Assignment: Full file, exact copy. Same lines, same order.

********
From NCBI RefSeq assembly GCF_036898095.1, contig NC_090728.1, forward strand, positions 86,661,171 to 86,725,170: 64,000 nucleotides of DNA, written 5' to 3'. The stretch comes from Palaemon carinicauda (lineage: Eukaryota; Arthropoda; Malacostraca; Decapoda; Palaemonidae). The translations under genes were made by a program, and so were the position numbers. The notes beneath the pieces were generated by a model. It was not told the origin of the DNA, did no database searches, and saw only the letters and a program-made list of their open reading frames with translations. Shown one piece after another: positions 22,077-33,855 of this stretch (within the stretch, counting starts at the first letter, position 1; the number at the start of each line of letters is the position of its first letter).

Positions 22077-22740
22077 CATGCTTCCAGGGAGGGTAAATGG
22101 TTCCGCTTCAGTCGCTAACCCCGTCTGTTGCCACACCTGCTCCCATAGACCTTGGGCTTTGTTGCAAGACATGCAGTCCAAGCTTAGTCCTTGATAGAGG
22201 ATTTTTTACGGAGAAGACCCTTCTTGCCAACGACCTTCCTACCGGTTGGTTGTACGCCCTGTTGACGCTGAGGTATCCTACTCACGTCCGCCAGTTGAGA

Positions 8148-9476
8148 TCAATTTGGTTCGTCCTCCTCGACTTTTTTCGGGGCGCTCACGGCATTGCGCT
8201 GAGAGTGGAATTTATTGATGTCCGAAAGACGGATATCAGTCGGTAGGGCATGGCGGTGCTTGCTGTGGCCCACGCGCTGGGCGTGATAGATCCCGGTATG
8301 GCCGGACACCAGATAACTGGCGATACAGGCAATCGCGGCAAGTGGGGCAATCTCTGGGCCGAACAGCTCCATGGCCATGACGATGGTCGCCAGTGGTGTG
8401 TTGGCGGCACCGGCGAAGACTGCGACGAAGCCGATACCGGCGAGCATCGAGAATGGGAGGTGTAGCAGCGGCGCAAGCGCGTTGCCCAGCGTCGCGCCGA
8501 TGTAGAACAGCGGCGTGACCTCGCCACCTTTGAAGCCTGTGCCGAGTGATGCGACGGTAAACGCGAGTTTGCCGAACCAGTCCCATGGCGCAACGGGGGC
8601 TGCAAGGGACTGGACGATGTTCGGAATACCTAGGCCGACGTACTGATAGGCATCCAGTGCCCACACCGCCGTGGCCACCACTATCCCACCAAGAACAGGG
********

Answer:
From NCBI RefSeq assembly GCF_036898095.1, contig NC_090728.1, forward strand, positions 86,661,171 to 86,725,170: 64,000 nucleotides of DNA, written 5' to 3'. The stretch comes from Palaemon carinicauda (lineage: Eukaryota; Arthropoda; Malacostraca; Decapoda; Palaemonidae). The translations under genes were made by a program, and so were the position numbers. The notes beneath the pieces were generated by a model. It was not told the origin of the DNA, did no database searches, and saw only the letters and a program-made list of their open reading frames with translations. Shown one piece after another: positions 22,077-33,855 of this stretch (within the stretch, counting starts at the first letter, position 1; the number at the start of each line of letters is the position of its first letter).

Positions 22077-22740
22077 CATGCTTCCAGGGAGGGTAAATGG
22101 TTCCGCTTCAGTCGCTAACCCCGTCTGTTGCCACACCTGCTCCCATAGACCTTGGGCTTTGTTGCAAGACATGCAGTCCAAGCTTAGTCCTTGATAGAGG
22201 ATTTTTTACGGAGAAGACCCTTCTTGCCAACGACCTTCCTACCGGTTGGTTGTACGCCCTGTTGACGCTGAGGTATCCTACTCACGTCCGCCAGTTGAGA

Positions 8148-9476
8148 TCAATTTGGTTCGTCCTCCTCGACTTTTTTCGGGGCGCTCACGGCATTGCGCT
8201 GAGAGTGGAATTTATTGATGTCCGAAAGACGGATATCAGTCGGTAGGGCATGGCGGTGCTTGCTGTGGCCCACGCGCTGGGCGTGATAGATCCCGGTATG
8301 GCCGGACACCAGATAACTGGCGATACAGGCAATCGCGGCAAGTGGGGCAATCTCTGGGCCGAACAGCTCCATGGCCATGACGATGGTCGCCAGTGGTGTG
8401 TTGGCGGCACCGGCGAAGACTGCGACGAAGCCGATACCGGCGAGCATCGAGAATGGGAGGTGTAGCAGCGGCGCAAGCGCGTTGCCCAGCGTCGCGCCGA
8501 TGTAGAACAGCGGCGTGACCTCGCCACCTTTGAAGCCTGTGCCGAGTGATGCGACGGTAAACGCGAGTTTGCCGAACCAGTCCCATGGCGCAACGGGGGC
8601 TGCAAGGGACTGGACGATGTTCGGAATACCTAGGCCGACGTACTGATAGGCATCCAGTGCCCACACCGCCGTGGCCACCACTATCCCACCAAGAACAGGG